All reagents used for cell culture were from Gibco. Reagents for RNA extraction, cDNA synthesis and real‐time polymerase chain reaction (RT‐PCR) were purchased from TAKARA. The following reagents were obtained from Novoprotein: murine recombinant M‐CSF, murine recombinant interferon (IFN)‐γ. Lipopolysaccharide (LPS) from Escherichia coli O111:E4 was obtained from Sigma‐Aldrich. The following reagents were obtained from MedChemExpress: SAHA (vorinostat), TSA (trichostatin A) and 2DG (2‐deoxy‐d‐glucose).
Bone marrow‐derived macrophages (BMDMs) were isolated and differentiated as previously described.1414, 1818, 2020 Upon completion of differentiation, cells（1·5–2 × 106 cells/well） were placed in Dulbecco’s modified Eagle’s medium (DMEM)/F12, supplemented with 10% [50 ml fetal bovine serum (FBS)/500 ml DMEM/F12] FBS, 2 mml‐glutamine and 15 mm HEPES for the next experiments.
To study the effect of 2DG on LPS/IFN‐γ stimulated BMDMs, cells were incubated with vehicle or increasing concentrations of 2DG 0·1, 1 or 5 mm combined with LPS (100 ng/ml)/IFN‐γ (10 ng/ml) for 12 hr.2121 For time course experiments, stimulated BMDMs were treated with vehicle or 2DG 5 mm, and samples collected at 12 hr and 24 hr. For HDAC inhibition experiments, stimulated macrophages were treated with SAHA (0·1 or 0·5μm) or TSA (0·1 μm) with or without 2DG (5 mm) for 12 hr.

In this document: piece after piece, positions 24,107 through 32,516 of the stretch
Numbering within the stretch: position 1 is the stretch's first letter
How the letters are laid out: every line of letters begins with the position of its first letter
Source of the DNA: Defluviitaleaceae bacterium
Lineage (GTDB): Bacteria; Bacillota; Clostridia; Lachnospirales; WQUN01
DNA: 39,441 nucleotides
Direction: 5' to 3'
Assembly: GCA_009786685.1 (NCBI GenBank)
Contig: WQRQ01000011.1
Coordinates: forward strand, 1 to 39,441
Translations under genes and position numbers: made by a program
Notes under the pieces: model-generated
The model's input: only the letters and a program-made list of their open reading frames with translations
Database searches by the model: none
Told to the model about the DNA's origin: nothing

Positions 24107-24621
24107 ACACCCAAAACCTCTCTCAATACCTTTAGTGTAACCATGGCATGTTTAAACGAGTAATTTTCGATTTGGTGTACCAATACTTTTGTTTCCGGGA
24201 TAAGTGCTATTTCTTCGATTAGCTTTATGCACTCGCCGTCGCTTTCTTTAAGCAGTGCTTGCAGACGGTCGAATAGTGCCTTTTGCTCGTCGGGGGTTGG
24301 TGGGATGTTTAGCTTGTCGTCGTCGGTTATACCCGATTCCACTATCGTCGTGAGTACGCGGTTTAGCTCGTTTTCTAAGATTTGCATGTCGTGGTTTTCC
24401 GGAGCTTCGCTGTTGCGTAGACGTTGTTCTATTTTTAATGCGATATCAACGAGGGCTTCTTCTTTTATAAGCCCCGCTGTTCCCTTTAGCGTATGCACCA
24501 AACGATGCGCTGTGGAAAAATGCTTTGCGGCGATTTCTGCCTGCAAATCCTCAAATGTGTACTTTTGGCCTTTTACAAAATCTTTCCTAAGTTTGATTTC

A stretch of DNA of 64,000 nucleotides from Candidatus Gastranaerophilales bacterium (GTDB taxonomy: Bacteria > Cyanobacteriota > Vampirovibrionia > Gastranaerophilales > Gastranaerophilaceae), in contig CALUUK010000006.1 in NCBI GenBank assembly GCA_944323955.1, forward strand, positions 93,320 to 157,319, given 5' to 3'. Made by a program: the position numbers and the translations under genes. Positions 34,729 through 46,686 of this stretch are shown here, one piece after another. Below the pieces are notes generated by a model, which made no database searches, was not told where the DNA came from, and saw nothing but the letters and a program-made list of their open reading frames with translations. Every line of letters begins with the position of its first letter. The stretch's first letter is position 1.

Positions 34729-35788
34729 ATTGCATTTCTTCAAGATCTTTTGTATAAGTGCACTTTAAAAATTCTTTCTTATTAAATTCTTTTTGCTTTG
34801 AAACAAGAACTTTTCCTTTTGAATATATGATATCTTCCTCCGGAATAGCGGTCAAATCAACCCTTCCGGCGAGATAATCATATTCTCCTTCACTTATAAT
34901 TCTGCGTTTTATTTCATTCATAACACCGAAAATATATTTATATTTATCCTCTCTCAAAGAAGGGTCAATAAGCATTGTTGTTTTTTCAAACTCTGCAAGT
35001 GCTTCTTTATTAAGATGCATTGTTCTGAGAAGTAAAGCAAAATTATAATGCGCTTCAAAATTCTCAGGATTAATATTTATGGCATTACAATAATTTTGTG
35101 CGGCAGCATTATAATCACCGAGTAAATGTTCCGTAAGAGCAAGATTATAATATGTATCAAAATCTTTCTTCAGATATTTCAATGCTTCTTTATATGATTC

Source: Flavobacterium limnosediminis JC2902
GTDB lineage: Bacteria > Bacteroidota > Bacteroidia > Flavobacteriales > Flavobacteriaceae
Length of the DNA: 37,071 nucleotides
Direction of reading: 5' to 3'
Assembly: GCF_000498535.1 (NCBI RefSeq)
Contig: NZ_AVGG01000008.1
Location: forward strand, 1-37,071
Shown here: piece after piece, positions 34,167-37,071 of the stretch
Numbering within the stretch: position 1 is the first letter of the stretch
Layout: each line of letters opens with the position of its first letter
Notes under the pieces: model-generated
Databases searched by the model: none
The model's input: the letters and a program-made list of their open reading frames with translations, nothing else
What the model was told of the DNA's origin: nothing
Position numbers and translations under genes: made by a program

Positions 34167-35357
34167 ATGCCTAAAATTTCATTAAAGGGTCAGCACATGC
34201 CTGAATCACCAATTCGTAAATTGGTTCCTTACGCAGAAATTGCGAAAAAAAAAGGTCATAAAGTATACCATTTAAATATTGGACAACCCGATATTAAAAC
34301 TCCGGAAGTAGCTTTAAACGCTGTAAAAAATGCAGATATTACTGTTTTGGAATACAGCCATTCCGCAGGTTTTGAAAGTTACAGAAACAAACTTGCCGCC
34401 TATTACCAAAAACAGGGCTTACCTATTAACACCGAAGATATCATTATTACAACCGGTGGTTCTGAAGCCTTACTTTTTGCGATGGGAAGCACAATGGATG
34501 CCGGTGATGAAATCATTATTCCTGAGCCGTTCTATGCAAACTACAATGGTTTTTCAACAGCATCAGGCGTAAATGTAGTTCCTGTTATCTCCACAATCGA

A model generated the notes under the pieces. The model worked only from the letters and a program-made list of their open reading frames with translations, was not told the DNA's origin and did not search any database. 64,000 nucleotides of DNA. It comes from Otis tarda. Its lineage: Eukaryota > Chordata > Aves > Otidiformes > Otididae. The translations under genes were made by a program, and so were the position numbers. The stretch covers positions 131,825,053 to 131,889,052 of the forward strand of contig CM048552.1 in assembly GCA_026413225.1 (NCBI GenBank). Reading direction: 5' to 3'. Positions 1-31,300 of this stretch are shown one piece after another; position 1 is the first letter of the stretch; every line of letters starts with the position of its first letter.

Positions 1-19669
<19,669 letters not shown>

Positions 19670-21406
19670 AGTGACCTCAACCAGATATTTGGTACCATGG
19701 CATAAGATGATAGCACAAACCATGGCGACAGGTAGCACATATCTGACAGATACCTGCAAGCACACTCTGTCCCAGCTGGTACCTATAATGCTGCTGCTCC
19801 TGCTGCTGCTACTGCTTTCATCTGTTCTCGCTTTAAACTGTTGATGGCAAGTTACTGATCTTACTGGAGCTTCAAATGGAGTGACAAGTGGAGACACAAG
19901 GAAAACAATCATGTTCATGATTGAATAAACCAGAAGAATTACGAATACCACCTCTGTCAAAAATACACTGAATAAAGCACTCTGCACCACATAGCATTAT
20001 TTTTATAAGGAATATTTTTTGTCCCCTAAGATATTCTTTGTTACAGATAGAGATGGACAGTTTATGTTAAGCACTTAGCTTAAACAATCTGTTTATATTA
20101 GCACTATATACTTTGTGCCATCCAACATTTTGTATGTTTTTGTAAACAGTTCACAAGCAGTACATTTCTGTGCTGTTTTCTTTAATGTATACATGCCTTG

For total RNA isolation, 12‐ or 24‐hr‐treated BMDMs were extracted using TRIzol reagent, and reverse transcription was performed using the PrimeScript™ RT reagent Kit according to the manufacturers' instructions (Takara Biomedical Technology‚ Dalian‚ China). RT‐qPCR was performed in a CFX96 Touch™ Real‐Time PCR Detection System (Bio‐Rad Laboratories, Hercules, CA, USA) with SYBR® Premix Ex TaqTM II (Takara Biomedical Technology) using the following primers:2222 IL‐1β: forward 5′‐TTCAGGCAGGCAGTATCACTCATTG‐3′, reverse 5′‐ACACCAGCAGGTTATCATCATCATCC‐3′; ND1: forward 5′‐CTCAACCTAGCAGAAACAAACC‐3′, reverse 5′‐GGCCGGCTGCGTATTCTAC‐3′; ND6: forward 5′‐TTGGGAGATTGGTTGATGTAT‐3′, reverse 5′‐TGCCGCTACCCCAATCC‐3′; Cox1: forward 5′‐TCAGTATCGTATGCTTCAACAAATTTAGA‐3′, reverse 5′‐TGGTTCCTCGAATGTGTGATATG‐3′; Cox2: forward 5′‐GAGCAGTCCCCTCCCTAGGA‐3′, reverse 5′‐GTCGGTTTGATGTTACTGTTGCTT‐3′; cytochrome b: forward 5′‐AAAGCCACCTTGACCCGATT‐3′, reverse 5′‐GATTCGTAGGGCCGCGATA‐3′; ATPase6: forward 5′‐TCGTTGTAGCCATCATTATATTTCCT‐3′, reverse 5′‐GAAAGAATGGAGACGGTTGTTGA‐3′; 16SRNA: forward 5′‐TGCCTGCCCAGTGACTAAAGT‐3′, reverse 5′‐AACAAGTGATTATGCTACCTTTGCA‐3′; tRNA leucine 1: forward 5′‐GGTGGCAGACGGAGGAAA‐3′, reverse 5′‐TATTAGGGAGAGGATTTGAACCT‐3′; HDAC4: forward 5′‐CACTGCATTTCCAGCGATCC‐3′, reverse 5′‐AAGACGGGGTGGTTGTAGGA‐3′; HDAC2: forward 5′‐GGAGGAGGCTACACAATCCG‐3′, reverse 5′‐TCTGGAGTGTTCTGGTTTGTCA‐3′; HDAC1: forward 5′‐AGTCTGTTACTACTACGACGGG‐3′, reverse 5′‐TGAGCAGCAAATTGTGAGTCAT‐3′; HDAC3: forward 5′‐GCCAAGACCGTGGCGTATT‐3′, reverse 5′‐GTCCAGCTCCATAGTGGAAGT‐3′; HDAC6: forward 5′‐TCCACCGGCCAAGATTCTTC‐3′, reverse 5′‐CAGCACACTTCTTTCCACCAC‐3′; HDAC5: forward 5′‐TGCAGCACGTTTTGCTCCT‐3′, reverse 5′‐GACAGCTCCCCAGTTTTGGT‐3′; HDAC7: forward 5′‐GAACTCTTGAGCCCTTGGACA‐3′, reverse 5′‐GGTGTGCTGCTACTACTGGG‐3′; HDAC9: forward 5′‐GCGGTCCAGGTTAAAACAGAA‐3′, reverse 5′‐GCCACCTCAAACACTCGCTT‐3′. Levels of mRNA for specific genes were shown as relative gene expression normalized to β‐actin.